Concerns are growing about the fate of civilians trapped in Mosul and those who fled the city, as the Iraqi security forces wrest back the western part of the city from Islamic State (IS, ISIS/ISIL) terrorists.
“We have documented a number of instances when individuals on the way out of Mosul trying to get to security have been detained, the vast majority – men, and in some cases, boys,” Fakih told RT, adding that once the people are detained they are not allowed to get in touch with families.
The government is “not informing relatives about the whereabouts of their detained loved ones and they are not allowed to communicate with them,” Fakih said, stressing that the Iraqi authorities must not infringe on refugees’ freedom of movement and must provide them access to a telephone.
By enforcing arbitrary detention and mass eviction of families in the governorate of Salah al-Din, the Iraqi authorities are acting on a local decree that forbids the families of jihadists to reside in the area for at least 10 years. Although the stated goal of the controversial legislation was to protect militants’ relatives from the revenge of the grieving victims of ISIS, it has come under fire for indiscriminately punishing people not found guilty of any crime.
“We are very concerned about the conditions in detention as well as of forced displacement of those who are not accused of doing any criminal offense but just accused of being a relative of an ISIS suspect,” Fakih said.
Such practice is in clear violation of the Geneva Convention, Fakih said, which puts the Iraqi government at risk of being accused of war crimes.
“We are continuing to call for the Iraqi federal government that they take steps to ensure that their soldiers are not committing war crimes by forcibly displacing families who are being punished for the acts of another relative,” she said.
Of a particular concern to the organization are some 200,000 people that have already been displaced. Meanwhile, as the offensive enters its decisive stage, up to 250,000 more people are expected to leave the city in the coming weeks, according to UN estimates.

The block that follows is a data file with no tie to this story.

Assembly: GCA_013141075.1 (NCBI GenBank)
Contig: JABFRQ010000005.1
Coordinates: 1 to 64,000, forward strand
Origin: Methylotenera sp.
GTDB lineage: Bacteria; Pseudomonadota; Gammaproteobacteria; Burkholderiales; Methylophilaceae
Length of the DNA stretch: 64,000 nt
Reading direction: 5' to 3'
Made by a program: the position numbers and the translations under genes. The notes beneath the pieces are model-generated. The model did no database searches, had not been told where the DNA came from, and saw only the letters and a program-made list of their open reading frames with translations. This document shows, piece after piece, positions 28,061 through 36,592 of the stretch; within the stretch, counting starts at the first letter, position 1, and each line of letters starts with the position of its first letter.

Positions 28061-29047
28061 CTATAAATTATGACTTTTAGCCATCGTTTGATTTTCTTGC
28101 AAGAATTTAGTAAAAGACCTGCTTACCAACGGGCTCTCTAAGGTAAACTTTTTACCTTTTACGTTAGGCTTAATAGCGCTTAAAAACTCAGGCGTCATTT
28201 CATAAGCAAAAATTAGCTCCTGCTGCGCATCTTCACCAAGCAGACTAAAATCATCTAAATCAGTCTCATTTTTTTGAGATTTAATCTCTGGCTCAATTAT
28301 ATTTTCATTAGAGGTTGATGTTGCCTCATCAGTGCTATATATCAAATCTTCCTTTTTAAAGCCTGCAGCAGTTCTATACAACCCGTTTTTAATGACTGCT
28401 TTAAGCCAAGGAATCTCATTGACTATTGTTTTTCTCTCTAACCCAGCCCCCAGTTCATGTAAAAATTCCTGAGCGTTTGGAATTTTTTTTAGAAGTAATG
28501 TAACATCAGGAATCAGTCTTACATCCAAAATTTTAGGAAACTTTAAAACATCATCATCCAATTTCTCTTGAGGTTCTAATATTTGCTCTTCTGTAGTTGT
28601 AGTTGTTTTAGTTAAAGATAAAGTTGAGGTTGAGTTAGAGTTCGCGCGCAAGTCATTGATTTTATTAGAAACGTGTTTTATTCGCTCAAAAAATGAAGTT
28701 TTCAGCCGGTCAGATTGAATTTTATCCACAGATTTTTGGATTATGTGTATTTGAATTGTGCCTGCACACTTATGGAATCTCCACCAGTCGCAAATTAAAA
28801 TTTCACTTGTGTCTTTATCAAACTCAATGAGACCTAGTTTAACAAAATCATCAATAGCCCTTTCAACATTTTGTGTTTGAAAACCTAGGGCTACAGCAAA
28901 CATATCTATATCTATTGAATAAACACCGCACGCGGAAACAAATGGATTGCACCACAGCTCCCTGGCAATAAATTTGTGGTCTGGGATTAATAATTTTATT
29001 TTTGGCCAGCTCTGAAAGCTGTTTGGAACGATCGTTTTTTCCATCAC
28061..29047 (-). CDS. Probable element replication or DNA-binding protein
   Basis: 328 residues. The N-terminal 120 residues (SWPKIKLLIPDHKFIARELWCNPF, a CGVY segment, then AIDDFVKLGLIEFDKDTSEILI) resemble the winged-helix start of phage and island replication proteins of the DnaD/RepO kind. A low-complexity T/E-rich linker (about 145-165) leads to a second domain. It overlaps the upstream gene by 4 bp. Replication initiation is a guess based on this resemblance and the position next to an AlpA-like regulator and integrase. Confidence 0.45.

The intense bombing campaign by the Iraqi forces, backed by the US-led international coalition, has been criticized for inflicting heavy civilian casualties.
Fakih believes the Iraqi government must prioritize the protection of civilian lives and take all possible measures to avoid hitting civilians, including “giving advanced warning” and not launching attacks “when they know that the resulting harm to civilians is going to be greater than military objectives there.”
The bitter fighting of the last few days has brought considerable ground gains to the Iraqi army. On Monday, Iraqi elite units recaptured a key local government complex in central Mosul, encompassing the Nineveh governorate headquarters, a courthouse, a main branch of the central bank, a police directorate and a Turkish consulate.
The breakthrough is seen by Iraqi commanders as a game changer in the battle for Mosul’s complete liberation. Since securing the government complex, the Iraqi troops moved to force out jihadists out of the area of Bab Laksh, south of Mosul, the Joint Operation Command reported on Tuesday.
“Security forces are currently engaged in fierce battles with Islamic State inside the narrow alleys in the area,” Colonel Khodier Saleh said in a statement, as cited by Iraqi News. So far, over 30 militants have been killed and six more arrested as result of the operation.
On Tuesday, the head of the Iraqi army’s Counter-Terrorism Force reported that the Iraqi army has regained control over 60 percent of western Mosul.